However, African RECs are at varying stages in regulating the ICT industry.
Importantly, for instance, ECOWAS, in 2010, adopted a ‘Supplementary Act on Personal Data Protection’, which is the only binding data protection instrument in Africa.
At country level, for example, in Rwanda, the law n°24/2016 of 18/06/2016 governing information and communication technologies establishes a framework for ICT policy and regulation.
Particularly in the case of Facebook, as earlier noted, the foregoing ICT law, under Article 190, paragraph 5, the Internet Service Providers (ISPs)—including social media and phone companies—are under obligation to remove or disable access to the electronic record, which is potentially questionable, it has stored upon receiving a ‘take-down notice’.
What is ‘take-down notice’? It is a process operated by online hosts in response to court orders or allegations that content is illegal. Content is removed by the host following notice. Notice and take down is widely operated in relation to defamation and/or libel and other illegal content.
When the hosting company or platform receives a notice, it usually removes or blocks access to the infringed material to avoid incurring liability for it.
Major platforms such as eBay, Facebook, Twitter, Instagram, Pinterest or YouTube provide standard web-based forms for the submitting the notice.
These forms are straightforward to complete, but it is important that all the requested information is provided to reduce the chances of having your notice rejected.
As such, social media, like Facebook, can be notified of any objectionable or harmful content to remove or disable access to that content as expeditiously as possible. However, like in many jurisdictions, Rwandan ICT law does not require the host provider, or ISP, to monitor generally information which it illegally stored in its wires.
Given that data privacy is an integral part of fundamental rights, the regulatory and legal landscape surrounding the use of data, and data privacy, is rapidly becoming more complex.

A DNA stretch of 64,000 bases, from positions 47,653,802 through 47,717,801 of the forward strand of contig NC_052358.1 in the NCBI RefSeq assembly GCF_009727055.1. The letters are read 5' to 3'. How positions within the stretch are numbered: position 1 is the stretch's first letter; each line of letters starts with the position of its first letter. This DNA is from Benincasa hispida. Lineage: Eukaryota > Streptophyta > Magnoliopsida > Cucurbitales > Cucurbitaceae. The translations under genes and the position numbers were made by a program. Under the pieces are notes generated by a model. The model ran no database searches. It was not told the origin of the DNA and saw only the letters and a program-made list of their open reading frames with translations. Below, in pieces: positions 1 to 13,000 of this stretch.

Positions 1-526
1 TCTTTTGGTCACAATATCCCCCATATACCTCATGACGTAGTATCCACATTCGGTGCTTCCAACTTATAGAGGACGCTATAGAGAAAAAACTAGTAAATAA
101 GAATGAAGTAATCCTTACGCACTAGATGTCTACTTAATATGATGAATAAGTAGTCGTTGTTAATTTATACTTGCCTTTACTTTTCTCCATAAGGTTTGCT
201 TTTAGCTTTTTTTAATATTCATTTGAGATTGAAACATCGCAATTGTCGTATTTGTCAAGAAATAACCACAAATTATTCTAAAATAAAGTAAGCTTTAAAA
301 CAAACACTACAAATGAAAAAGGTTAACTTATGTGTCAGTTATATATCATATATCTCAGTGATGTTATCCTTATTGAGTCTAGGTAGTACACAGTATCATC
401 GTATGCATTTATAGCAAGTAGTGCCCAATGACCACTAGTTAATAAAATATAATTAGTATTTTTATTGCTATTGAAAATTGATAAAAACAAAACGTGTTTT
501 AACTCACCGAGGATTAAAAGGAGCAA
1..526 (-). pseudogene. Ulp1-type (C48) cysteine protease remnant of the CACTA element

As Africa is on the right path to digitalizing various activities and services, regulating tech companies, which play a pivotal role in this industry, must be alive and kicking.
As earlier noted, the EU General Data Protection Regulation laid the groundwork for others to follow in passing their own versions of stricter data privacy laws.
At the African level, a similar commitment for protecting data privacy is of paramount importance.
These tech giants, which control and process personal information, must comply with data protection principles.
Liberia: The Case for Private Sector Investment in and Drive of the Agriculture Sector in Liberia
By Wadei Powell
Liberia has some of the most favorable climate and fertile soil for agriculture. Agriculture is currently the primary livelihood for more than 60 percent of Liberia's population (believe it or not), mostly in cassava (predominantly), rubber, rice, oil palm, cocoa, or sugarcane production.
The main cash crops yielding the highest foreign exchange are rubber (dominant accounting for 17.5 percent of the total exports in 2017), cocoa, and timber. An estimated 30,000 people are employed by commercial rubber farms (largely Firestone, LAC, & MARCO) and up to 60,000 smallholder households are involved in growing rubber trees (mostly as out-growers for sale to the larger commercial farms). Another significant cash crop is oil palm, which has traditionally been produced for the domestic market but recently, there has been considerable interest from both smallholders and large investors in expanding export production. There is also increased investment in the rehabilitation of cocoa cooperatives and smallholder farms.
Food crop production such as peppers, okra, onions, tomatoes, squash, grains, tomatoes, banana, mangoes, oranges, pineapples, etc., all food crops that are in high demand throughout the country all year round, could readily be accomplished through lowland cultivation and low-cost irrigation.
Our coastline, which spans about 580 km has abundant freshwater seafood varieties including crab, lobster, shrimp, tilapia, tuna, shark, croaker, and barracuda.